How do hypertonic solutions effect plant cells?
Hypertonic solutions make plant cells lose water.
Hypertonic solutions have a higher solute concentration. When plant cells are placed in such solutions, water will move from inside the plant cell to the outside of the cell, resulting in the shrinking of the cell (the cell is said to be plasmolyzed).
This occurs because of osmosis. When there are solutes on two sides of a membrane, a balance of solute on the two sides of the membrane will be attempted. The molecules on both sides of the membrane will try to move across the membrane, but the net movement will be down the concentration gradient (from high to low concentration).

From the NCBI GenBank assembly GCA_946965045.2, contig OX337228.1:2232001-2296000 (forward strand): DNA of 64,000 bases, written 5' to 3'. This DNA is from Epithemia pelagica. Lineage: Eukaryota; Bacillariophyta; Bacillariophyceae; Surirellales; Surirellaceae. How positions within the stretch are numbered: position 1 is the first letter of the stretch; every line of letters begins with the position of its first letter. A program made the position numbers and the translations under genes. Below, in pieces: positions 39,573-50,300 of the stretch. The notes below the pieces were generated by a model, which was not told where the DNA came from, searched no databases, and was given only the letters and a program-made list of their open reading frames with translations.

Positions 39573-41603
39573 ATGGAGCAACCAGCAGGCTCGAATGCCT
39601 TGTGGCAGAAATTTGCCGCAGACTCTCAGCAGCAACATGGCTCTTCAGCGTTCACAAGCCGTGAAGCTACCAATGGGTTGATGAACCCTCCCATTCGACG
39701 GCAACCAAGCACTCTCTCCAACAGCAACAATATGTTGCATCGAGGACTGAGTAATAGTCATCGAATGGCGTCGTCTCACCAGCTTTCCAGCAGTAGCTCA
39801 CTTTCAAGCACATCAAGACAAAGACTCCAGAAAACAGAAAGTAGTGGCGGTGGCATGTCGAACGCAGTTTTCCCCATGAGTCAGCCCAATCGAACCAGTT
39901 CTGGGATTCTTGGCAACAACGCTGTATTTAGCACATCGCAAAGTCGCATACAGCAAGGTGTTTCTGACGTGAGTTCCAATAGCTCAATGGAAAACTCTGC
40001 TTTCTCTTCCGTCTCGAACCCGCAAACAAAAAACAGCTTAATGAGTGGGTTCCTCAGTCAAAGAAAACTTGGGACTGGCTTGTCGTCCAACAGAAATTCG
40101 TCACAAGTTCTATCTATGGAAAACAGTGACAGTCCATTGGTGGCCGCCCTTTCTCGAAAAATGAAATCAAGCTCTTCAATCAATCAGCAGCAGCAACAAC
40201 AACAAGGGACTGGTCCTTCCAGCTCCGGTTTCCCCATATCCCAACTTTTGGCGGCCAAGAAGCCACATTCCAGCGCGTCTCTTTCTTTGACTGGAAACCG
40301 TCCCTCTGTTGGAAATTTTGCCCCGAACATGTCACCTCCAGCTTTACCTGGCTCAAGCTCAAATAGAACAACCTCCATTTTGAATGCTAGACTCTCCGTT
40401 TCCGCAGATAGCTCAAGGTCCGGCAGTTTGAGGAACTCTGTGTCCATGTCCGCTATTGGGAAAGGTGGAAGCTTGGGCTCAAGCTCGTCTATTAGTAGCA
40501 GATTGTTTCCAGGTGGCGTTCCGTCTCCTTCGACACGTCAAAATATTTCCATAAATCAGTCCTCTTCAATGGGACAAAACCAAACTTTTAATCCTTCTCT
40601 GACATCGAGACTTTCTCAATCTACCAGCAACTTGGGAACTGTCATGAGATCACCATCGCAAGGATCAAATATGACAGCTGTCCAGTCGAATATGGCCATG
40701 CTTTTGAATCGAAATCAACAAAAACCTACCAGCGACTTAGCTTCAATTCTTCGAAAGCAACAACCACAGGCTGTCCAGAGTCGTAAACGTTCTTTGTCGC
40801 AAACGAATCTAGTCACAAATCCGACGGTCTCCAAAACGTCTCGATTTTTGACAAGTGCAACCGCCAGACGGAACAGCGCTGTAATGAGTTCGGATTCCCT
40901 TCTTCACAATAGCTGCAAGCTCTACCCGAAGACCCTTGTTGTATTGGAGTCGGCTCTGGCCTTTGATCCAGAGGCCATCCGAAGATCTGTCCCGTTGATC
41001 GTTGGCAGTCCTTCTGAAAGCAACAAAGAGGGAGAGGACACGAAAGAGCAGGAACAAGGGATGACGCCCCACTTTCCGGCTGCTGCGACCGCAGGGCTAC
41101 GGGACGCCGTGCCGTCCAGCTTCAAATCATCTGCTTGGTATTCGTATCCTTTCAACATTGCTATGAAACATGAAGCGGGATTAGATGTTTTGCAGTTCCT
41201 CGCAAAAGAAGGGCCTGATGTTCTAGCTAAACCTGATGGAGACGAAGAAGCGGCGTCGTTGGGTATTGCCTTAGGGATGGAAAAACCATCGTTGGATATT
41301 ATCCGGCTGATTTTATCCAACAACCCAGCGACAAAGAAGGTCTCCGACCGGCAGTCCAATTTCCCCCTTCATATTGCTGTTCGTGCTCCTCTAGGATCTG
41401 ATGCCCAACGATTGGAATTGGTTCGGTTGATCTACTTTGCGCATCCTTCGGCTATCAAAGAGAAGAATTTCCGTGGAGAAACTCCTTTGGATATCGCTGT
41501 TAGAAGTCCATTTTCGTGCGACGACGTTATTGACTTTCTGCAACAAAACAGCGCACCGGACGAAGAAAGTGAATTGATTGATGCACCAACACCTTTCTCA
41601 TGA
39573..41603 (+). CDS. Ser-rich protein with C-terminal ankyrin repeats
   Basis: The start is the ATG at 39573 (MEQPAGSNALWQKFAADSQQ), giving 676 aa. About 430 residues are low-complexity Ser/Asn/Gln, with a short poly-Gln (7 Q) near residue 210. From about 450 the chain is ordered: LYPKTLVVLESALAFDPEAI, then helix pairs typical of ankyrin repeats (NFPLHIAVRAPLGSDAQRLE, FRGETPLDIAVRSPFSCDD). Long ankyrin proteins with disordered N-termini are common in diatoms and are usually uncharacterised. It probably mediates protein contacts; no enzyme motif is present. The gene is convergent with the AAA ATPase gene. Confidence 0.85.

In a hypertonic solution, there is less water outside than inside the plant cell, so the water within the plant will try to diffuse outside in order to achieve equilibrium.
This video explains the changes that occur in cells in both hypertonic and hypotonic solutions.
This video shows onion cells losing water because of osmosis. The slide was originally made using distilled water, then drops of concentrated salt were added to the edge of the cover slip. The salt diffuses under the cover slip and plasmolysis begins at 0:48.